Relocating an Idyll

How British Travel Writers Presented the Carpathians, 1862-1912

in Journeys
Author: Lily Ford
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Thus responded Lion Phillimore to the English landscape, on a train to Folkstone in the summer of 1912. Phillimore was headed for Cracow, and a tour of the Carpathians, a mountain range that encompassed what was then Austrian Poland (including the regions of Galicia, Ruthenia and Moravia) and parts of Hungary and Romania. Her and her husband’s insistence on sleeping rough and travelling with only a horse and cart and a teenage guide may have perplexed the locals, much to the Phillimores’ delight, but the novelty would have been far less to the British public who would read her account of the tour. In the Carpathians has many of the hallmarks of the twentieth-century genre of travel writing identified by Paul Fussell (1981: 209–211) and Mark Cocker (1992: 157–9). Phillimore journeys eastwards on European rails to escape encroaching modernity, to shake off the ‘industrialism’ that plagues her vision every time she looks out of the train window right through Germany into Poland; her destination ‘the last capital in Europe untouched by civilisation and in which the glamour of the Middle Ages still lingered’ (Phillimore 1912: 12).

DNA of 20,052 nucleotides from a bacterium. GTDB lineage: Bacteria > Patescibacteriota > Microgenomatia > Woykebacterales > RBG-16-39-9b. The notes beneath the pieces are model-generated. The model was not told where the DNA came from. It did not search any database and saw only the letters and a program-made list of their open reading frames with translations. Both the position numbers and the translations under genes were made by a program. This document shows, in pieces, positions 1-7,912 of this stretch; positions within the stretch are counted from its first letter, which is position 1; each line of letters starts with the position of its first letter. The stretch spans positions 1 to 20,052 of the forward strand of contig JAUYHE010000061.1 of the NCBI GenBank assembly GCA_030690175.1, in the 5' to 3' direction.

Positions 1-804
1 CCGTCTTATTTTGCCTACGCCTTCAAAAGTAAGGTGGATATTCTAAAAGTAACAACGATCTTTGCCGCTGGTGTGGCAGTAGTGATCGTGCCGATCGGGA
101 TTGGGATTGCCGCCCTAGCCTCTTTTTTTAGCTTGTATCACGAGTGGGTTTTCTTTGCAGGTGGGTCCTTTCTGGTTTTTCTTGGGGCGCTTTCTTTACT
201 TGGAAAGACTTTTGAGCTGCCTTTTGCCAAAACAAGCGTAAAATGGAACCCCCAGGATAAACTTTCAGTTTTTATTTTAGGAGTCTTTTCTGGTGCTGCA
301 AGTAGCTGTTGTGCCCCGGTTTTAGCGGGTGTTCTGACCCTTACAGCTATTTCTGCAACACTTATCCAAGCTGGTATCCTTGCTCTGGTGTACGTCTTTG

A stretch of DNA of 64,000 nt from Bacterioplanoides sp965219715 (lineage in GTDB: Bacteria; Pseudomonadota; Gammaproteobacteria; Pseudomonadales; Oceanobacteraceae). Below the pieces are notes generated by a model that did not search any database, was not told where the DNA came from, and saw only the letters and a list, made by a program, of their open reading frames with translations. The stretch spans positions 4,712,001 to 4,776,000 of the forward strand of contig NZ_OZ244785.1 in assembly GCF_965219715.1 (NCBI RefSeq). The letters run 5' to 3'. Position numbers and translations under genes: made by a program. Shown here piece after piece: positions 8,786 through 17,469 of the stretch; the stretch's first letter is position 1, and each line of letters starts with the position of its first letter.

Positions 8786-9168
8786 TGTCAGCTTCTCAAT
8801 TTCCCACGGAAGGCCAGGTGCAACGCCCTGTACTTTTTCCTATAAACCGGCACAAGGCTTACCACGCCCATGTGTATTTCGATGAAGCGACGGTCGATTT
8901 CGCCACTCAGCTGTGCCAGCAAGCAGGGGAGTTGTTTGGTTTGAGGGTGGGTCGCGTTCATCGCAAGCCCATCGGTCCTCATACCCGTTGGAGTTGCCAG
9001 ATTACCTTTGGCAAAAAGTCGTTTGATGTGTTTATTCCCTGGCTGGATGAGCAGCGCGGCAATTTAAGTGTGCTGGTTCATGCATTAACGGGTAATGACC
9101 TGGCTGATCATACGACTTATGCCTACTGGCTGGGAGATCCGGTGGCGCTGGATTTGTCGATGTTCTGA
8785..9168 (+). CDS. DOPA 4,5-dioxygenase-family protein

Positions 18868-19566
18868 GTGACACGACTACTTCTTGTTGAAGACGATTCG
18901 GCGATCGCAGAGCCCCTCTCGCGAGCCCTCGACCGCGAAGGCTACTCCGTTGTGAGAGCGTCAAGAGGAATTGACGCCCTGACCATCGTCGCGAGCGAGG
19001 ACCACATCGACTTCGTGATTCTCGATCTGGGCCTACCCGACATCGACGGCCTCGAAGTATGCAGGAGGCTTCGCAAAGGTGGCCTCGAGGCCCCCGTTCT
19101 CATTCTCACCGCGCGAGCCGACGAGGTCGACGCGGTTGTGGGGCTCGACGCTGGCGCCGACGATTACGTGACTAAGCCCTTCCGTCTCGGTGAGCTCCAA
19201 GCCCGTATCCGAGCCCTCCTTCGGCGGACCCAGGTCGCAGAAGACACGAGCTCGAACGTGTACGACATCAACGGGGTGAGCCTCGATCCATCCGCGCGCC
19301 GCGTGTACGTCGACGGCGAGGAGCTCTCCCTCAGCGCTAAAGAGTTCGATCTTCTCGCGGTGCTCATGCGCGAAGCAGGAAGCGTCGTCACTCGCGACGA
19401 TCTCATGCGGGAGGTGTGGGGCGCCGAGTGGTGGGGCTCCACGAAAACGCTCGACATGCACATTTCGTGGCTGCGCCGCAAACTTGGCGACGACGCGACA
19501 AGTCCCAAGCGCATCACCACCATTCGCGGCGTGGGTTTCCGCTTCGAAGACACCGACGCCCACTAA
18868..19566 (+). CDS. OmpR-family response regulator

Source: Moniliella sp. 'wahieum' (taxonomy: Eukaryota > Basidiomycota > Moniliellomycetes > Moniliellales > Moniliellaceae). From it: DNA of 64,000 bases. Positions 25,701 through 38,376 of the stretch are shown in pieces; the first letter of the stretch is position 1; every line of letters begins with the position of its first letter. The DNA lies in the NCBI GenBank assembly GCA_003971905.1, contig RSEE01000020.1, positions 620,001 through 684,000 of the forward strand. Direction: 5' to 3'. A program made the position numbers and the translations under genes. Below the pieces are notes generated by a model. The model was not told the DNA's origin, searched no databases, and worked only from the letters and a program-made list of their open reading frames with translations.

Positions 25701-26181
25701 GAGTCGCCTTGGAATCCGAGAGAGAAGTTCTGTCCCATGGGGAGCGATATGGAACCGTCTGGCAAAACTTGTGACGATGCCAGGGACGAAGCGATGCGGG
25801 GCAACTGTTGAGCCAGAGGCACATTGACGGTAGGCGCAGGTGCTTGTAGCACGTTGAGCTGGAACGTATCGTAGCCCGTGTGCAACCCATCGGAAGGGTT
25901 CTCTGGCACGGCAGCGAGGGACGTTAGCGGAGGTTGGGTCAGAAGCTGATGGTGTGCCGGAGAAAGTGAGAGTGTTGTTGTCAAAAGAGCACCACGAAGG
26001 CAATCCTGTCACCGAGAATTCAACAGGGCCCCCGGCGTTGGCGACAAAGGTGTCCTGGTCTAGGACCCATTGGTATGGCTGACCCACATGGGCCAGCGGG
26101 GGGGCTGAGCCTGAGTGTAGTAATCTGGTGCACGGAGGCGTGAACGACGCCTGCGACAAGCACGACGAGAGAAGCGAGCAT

Journeys

The International Journal of Travel and Travel Writing

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